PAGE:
Why Gas Prices are Going Higher in California

Gas-Pump-blue-generic+flippedIt has become raison d’etre to blame President Trump for everything wrong with California; including higher gasoline prices plaguing our state and contributing to a slowing statewide GDP. But in today’s world that is connected via air, land, sea and increasingly cyberspace; globalization and policies knit countries and states together like never before. Many times rendering geography and borders on maps obsolete – consequently, events in one region or country – affect continents, countries and states. California’s decision to never allow pipelines into the state, drill for oil and natural gas off our coasts and certainly not explore the billions in untapped fossil fuel reserves trapped in the Monterrey Shale is rippling across our state in the form of higher gas prices.

The Monterrey Shale – though considered technically hard to recover – is 64% larger than all other shale plays in the lower 48 US states. To believe the Monterrey Shale can’t be unlocked is economically unwise when you consider that in September Kuwaiti oil exports to the US dropped to zero for the first time since the first Persian Gulf War over rising US production. Furthermore, “U.S. net imports of foreign oil have dropped to a 45-year low.”

If California voters and policymakers wanted to lower gasoline prices, unlock poverty-alleviating affordable energy and create millions of high paying jobs then begin working with our world class universities to unlock the Monterrey Shale. It would be like when Governor Pat Brown built universities, highways and water systems that California and the US are still prospering from today. Our high gasoline prices have nothing to do with Trump, Iranian sanctions tightening supply or OPEC. This is a California problem that historically has some of the highest gas prices in the US, a newly instituted 12-cent per gallon tax and, “the most stringent regulations for its gasoline in the nation(US).”

On the ground it means few refineries are willing to produce gasoline for California and the situation becomes more dire when it was announced in September that the South Coast Quality Air Quality Management District (SCAQMD):

“Proposed an option that would ban a critical refinery process technology at two Southern California refineries that is required for manufacturing cleaner-burning gasoline.”

Consider this – of the 5 largest US states – California is #1 in poverty and Texas is #1 for growth. Texas is also the #3 exploration and production (E&P) producer in the world. Former Texas Governor Rick Perry used fracking as a policy tool, which achieved scientific breakthroughs, and corporate investment unlocking Texas shale basins into tax revenue that now has Texas being the #1 wind power generator in the US as well. Texas figured out how to use wind to their advantage and California could do the same with the Monterrey Shale.

The greatest impact a society can have on poverty, homelessness, and inequality along with overall human flourishing is abundant energy. California is blessed with billions of barrels of oil within our state and coastal waters. Moreover, we have enough natural gas to clean our air and continue dramatically cutting emissions like no continent, country or state can imagine. When the US began converting coal-fired power plants to natural gas this caused America to be the only industrialized country in the world to meet the Kyoto Protocol by dramatically lowering its carbon output and emissions through natural gas.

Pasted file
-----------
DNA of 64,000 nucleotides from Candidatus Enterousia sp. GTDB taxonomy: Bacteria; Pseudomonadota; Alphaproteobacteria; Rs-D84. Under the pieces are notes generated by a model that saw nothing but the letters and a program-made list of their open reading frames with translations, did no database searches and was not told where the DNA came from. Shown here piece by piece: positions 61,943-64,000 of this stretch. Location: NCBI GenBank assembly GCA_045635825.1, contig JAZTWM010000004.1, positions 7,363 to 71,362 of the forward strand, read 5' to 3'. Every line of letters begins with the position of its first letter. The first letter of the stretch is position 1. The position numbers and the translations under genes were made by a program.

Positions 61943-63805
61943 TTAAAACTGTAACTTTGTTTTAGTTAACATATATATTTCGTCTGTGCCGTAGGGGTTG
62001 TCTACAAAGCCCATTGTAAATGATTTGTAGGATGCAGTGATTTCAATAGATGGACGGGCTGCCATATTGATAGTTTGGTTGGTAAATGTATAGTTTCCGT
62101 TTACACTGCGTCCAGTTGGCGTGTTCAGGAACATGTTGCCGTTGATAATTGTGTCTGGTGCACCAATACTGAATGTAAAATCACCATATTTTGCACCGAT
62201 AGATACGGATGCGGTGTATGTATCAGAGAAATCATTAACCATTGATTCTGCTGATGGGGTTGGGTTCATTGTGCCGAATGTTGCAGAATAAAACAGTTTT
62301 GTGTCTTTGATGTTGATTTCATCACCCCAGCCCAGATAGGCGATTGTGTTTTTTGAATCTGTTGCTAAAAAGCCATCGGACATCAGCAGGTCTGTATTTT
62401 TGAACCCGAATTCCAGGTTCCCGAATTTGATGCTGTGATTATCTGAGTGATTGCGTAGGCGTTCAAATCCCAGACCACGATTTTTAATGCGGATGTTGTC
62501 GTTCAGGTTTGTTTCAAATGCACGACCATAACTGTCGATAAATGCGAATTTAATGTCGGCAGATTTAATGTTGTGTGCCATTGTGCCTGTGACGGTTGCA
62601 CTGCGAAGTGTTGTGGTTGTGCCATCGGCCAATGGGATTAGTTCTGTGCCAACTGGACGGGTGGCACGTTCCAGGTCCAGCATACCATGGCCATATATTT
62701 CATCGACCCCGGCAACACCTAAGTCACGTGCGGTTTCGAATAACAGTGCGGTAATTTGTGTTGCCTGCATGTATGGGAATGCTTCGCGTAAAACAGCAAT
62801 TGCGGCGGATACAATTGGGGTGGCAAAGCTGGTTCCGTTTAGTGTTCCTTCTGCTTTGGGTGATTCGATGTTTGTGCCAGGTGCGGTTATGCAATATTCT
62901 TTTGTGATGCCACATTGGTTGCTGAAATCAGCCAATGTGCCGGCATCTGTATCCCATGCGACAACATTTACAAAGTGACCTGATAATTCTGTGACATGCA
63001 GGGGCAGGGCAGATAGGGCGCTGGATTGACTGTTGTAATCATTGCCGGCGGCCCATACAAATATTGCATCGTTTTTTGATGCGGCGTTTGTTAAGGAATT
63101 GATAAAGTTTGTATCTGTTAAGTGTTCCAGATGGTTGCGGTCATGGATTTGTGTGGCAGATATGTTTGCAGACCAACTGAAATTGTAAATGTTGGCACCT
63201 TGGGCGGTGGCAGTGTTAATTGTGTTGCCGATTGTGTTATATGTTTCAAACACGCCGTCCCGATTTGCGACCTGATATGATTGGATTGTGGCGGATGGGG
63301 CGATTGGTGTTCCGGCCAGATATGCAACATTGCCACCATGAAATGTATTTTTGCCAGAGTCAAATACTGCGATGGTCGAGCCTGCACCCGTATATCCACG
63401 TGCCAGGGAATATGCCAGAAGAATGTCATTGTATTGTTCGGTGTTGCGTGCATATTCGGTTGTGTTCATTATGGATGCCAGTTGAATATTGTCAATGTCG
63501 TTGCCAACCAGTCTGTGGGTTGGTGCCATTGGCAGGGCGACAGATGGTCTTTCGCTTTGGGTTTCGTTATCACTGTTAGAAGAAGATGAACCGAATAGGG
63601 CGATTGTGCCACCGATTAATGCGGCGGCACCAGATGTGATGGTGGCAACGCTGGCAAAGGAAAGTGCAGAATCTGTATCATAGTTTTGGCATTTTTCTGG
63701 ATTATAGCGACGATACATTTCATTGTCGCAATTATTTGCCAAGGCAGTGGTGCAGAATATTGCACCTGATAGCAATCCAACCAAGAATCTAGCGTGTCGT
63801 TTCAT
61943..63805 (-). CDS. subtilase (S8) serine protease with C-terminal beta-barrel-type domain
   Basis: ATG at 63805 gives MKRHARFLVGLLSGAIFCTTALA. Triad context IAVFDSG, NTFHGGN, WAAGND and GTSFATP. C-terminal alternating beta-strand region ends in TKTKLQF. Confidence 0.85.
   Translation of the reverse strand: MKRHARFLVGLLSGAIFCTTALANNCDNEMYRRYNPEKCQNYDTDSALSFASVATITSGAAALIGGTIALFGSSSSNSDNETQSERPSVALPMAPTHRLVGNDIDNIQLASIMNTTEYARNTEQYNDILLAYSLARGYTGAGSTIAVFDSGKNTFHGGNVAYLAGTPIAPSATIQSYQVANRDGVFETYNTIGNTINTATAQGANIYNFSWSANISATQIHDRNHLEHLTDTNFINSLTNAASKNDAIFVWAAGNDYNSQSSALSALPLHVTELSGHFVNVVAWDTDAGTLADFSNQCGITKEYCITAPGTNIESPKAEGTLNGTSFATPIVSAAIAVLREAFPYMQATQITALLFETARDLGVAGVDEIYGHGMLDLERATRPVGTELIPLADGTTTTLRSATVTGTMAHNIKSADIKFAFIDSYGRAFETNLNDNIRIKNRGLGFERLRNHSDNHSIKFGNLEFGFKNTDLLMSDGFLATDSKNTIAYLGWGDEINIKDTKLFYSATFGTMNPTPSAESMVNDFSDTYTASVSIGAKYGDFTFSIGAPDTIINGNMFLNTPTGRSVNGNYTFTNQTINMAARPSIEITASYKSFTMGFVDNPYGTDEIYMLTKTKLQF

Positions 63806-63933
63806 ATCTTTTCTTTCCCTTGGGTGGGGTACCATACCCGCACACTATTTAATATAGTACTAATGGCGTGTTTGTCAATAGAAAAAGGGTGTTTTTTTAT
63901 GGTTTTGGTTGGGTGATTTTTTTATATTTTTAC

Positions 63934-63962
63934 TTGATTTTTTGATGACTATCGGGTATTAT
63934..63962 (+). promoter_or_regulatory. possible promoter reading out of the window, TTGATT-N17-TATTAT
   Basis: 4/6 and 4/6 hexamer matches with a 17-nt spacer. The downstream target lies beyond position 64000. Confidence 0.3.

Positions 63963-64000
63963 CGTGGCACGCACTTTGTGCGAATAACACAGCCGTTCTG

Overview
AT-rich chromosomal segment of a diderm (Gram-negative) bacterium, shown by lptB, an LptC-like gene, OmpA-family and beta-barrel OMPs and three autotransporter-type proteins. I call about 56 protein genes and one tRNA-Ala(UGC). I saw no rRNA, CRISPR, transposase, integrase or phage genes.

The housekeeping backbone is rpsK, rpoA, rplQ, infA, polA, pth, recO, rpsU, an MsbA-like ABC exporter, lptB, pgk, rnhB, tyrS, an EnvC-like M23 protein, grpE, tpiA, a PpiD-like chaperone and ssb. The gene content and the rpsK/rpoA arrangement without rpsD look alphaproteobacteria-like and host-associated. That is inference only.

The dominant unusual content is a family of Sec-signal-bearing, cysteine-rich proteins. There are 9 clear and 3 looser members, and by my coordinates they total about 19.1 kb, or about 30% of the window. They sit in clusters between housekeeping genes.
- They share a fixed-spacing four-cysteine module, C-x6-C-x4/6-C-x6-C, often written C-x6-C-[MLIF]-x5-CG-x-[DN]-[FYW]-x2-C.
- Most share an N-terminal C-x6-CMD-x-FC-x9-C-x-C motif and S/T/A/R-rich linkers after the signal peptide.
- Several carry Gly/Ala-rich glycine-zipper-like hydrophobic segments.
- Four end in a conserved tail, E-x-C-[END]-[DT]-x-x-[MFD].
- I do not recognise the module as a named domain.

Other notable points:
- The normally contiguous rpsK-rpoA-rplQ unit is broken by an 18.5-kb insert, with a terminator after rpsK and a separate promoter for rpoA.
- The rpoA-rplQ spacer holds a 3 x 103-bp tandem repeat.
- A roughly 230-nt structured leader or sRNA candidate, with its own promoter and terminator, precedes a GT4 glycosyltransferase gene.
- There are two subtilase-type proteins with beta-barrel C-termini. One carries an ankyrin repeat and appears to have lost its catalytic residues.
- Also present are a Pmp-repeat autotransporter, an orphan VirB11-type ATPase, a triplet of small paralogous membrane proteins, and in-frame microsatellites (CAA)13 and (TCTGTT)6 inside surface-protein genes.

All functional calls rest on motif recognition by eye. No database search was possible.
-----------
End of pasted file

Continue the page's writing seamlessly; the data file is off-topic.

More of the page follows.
California should be the leader in natural gas E&P instead of legislating through Senate Bill 100 (SB 100) that our advanced society can only be powered by renewable energy (wind & solar). Imagine what gas prices will be like when renewable energy tries to replace the 6,000 modern-day products that originate from crude oil. Moreover, the 2015 US Department of Energy Quadrennial Energy Review (QER) unveils the biggest reason renewable energy will cause gas prices to continue rising in California when it states:

“Energy storage is a key functionality that can provide flexibility, but there is little information on benefits and costs of storage deployment at the state and regional levels, and there is not broadly accepted framework.”

If California fully deploys SB 100 and there isn’t available energy storage – and currently there isn’t according to the Los Angeles Times – then energy from electricity and gasoline prices will naturally rise. Supply will not be able to keep up with demand based upon storage capacity alone.

Back to no interstate pipelines – if California doesn’t alleviate that problem – then gasoline refined outside the state will increase and this will cause intensifying the carbon-intensive use of trucking and shipping petroleum for economic continuity. Domestic and foreign refineries that have less environmental regulations will lead to increased global emissions; and ironically trucking and shipping crude oil, petroleum and gasoline have higher carbon footprints. California will then continue increasing gasoline prices, its carbon footprint and endangering environmental safety since pipelines are the safest method to import oil over ships, trucks or railways. The wise environmental policy choice would be to build pipelines.